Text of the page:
3. [K3]: $\Pr(A\cup B)=\Pr(A)+\Pr(B), \forall A,B \subset X$ if $A$ and $B$ are disjoint.

In order to derive (K1-K3) from the axioms of probability theory, [Beck, 2010] introduced propositon $\pi$ that states $x\in X$ and specifies the probability model for $x$. [Beck, 2010] furthermore introduces $\Pr(A) = \Pr[x\in A|\pi]$.

  • P1 implies K1 with $b=\{x\in A\}$ and $c=\pi$
  • K2 follows from $\Pr[x\in X|\pi]=1$; P4(a), and $\pi$ states that $x\in X$.
  • K3 can be derived from P6: $A$ and $B$ are disjoint means that $x\in A$ and $x\in B$ are mutually exclusive. Therefore, K3: $\Pr(x\in A\cup B|\pi)=\Pr(x\in A|\pi)+\Pr(x\in B|\pi)$
  • Cool, thanks... – EnergyNumbers Dec 1 '14 at 16:27
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    From your K3 you can get to $\Pr(\cup_{i=1}^n A_i)=\sum_{i=1}^n\Pr(A_i)$ (finite additivity) but not to Kolmogorov's 3rd axiom, $\Pr(\cup_{i=1}^\infty A_i)=\sum_{i=1}^\infty\Pr(A_i)$ (countable additivity) when the $A$'s are elements of a $\sigma$-field, & not simply subsets of a finite set. – Scortchi Dec 2 '14 at 10:04
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    @Scortchi K.R.Koch in his introduction to Bayesian Statistics cites Bernardo and Smith (1994), Bayesian Theory, p. 105, as a source that shows how to address countable infinity. I have not checked it, but as a reference it may as well be given here. – gwr Aug 23 '16 at 22:22

After the development of Probability Theory it was necessary to show that looser concepts answering to the name of "probability" measured up to the rigorously defined concept they had inspired. "Subjective" Bayesian probabilities were considered by Ramsey and de Finetti, who independently showed that a quantification of degree of belief subject to the constraints of comparability & coherence (your beliefs are coherent if no-one can make a Dutch book against you) has to be a probability.

Differences between axiomatizations are largely a matter of taste concerning what should be what defined & what derived. But countable additivity is one of Kolmogorov's that isn't derivable from Cox's or Finetti's, & has been controversial. Some Bayesians (e.g. de Finetti & Savage) stop at finite additivity & so don't accept all of Kolmogorov's axioms. They can put uniform probability distributions over infinite intervals without impropriety. Others follow Villegas in also assuming monotone continuity, & get countable additivity from that.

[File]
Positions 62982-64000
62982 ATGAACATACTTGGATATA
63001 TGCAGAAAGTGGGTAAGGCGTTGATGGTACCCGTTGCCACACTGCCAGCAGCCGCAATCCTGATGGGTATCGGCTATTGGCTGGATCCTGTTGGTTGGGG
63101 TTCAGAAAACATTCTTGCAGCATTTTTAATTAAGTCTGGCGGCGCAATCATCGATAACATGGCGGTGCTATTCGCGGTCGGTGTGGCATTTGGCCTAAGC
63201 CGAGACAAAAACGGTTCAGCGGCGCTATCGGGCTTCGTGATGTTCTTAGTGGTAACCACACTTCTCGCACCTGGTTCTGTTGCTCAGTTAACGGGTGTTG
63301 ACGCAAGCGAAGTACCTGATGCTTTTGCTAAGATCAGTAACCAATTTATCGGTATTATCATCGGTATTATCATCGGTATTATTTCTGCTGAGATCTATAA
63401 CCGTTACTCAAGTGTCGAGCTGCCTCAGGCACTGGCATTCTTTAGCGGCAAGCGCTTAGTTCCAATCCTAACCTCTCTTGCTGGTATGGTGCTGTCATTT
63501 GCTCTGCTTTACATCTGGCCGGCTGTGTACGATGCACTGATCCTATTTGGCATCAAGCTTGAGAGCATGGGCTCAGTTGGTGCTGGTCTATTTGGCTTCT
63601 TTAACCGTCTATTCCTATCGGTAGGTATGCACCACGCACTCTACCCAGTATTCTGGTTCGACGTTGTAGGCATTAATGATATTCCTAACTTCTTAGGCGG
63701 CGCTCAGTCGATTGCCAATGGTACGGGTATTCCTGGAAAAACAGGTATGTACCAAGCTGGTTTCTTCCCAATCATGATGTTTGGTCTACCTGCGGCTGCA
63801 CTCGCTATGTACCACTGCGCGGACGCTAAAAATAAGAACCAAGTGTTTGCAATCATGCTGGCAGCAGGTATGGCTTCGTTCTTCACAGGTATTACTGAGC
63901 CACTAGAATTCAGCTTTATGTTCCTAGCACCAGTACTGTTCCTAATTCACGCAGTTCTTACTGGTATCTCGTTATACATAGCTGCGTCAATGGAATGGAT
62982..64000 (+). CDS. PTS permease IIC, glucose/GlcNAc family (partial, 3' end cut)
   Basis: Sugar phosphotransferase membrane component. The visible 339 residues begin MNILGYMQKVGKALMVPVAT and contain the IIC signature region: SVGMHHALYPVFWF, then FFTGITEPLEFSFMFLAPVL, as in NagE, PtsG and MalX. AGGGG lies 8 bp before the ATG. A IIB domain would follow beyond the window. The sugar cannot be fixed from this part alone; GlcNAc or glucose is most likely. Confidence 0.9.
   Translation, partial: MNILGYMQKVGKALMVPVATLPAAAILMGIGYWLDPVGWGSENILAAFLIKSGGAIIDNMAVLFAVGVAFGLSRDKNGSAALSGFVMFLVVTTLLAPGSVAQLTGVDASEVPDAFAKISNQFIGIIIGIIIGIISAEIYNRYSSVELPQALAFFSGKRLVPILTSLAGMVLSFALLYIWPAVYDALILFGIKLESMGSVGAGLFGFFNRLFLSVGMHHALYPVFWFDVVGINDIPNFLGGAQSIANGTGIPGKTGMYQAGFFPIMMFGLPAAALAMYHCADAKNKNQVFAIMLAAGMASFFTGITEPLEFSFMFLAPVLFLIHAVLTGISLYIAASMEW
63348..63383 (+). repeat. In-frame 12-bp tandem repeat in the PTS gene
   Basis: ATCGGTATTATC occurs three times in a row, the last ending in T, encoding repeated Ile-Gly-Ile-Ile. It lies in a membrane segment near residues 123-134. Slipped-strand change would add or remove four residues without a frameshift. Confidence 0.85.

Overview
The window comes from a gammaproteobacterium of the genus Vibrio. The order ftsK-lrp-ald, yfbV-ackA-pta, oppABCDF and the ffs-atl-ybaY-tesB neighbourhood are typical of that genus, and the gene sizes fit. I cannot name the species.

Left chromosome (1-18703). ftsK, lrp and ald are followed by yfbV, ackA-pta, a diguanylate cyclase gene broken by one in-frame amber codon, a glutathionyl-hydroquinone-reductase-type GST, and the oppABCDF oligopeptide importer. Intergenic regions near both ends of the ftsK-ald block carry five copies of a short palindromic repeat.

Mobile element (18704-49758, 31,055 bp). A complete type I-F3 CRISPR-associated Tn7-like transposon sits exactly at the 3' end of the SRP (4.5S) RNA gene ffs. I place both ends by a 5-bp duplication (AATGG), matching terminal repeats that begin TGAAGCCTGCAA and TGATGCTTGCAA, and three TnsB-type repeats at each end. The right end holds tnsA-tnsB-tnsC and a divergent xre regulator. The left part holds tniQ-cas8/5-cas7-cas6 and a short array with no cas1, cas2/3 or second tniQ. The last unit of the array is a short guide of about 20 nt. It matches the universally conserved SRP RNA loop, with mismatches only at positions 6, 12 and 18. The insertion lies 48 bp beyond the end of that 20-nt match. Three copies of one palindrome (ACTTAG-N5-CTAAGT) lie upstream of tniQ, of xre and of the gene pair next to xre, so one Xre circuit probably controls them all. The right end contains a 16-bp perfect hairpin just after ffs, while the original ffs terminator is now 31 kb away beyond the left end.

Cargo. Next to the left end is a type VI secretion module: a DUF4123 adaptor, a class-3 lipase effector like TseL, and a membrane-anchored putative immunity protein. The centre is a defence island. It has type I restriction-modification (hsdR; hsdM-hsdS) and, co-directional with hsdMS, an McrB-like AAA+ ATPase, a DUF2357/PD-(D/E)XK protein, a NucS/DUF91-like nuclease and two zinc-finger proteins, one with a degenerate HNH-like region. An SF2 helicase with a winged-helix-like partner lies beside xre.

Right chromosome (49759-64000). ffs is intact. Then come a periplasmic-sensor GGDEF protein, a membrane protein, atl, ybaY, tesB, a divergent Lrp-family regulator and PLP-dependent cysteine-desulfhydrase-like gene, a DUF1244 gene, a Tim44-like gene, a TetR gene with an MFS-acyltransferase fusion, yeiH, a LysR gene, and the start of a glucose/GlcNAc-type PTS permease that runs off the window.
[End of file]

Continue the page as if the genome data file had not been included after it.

Ramsey (1926), "Truth and probability", in Ramsey (1931), The Foundations of Mathematics and other Logical Essays

de Finetti (1931), "Sul significato soggettivo della probabilità", Fundamenta Mathematicæ, 17, pp 298 – 329

Villegas (1964), "On qualitative probability $\sigma$-algebras", Ann. Math. Statist., 35, 4.

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    Why should my answer only deal with 'objective Bayesian' probabilities? The seminal work of Cox (1946) explicitly addresses the issue of subjectivity! It is a very interesting - and easy to read paper. I do not think that it makes sense to distinguish between 'subjective' and 'objective' Bayesian probabilities: Everything is always implicitly conditioned to the person performing the analysis -> and in this regard 'subjective'. – Summit Dec 1 '14 at 13:58
  • concerning the derivation of the axioms stated Kolmogorov's from Cox's: I am satisfied by the way it is done in section 2.2 of Beck, James L. "Bayesian system identification based on probability logic." Structural Control and Health Monitoring 17.7 (2010): 825-847. – Summit Dec 1 '14 at 14:20
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    @Summit: (1) You're right; it's rather that Ramsey & de Finetti's dispositional view of probability puts them squarely in the "subjective" camp, whereas Cox's is more generally applicable. (2) Are you saying countable additivity can be deduced from Cox's postulates? – Scortchi Dec 1 '14 at 17:03
  • I extended my answer, and look forward to your comments. – Summit Dec 1 '14 at 18:32
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    @Summit: Thanks - I hope to find time to make mine even half as thorough. I've pointed out the gap between where you can get to from Cox's theorem & the "full" Kolmogorov axioms & think it's especially germane to the question (though I'd forgotten about it entirely when I first answered). Jaynes had some interesting things to say about this BTW. – Scortchi Dec 3 '14 at 18:20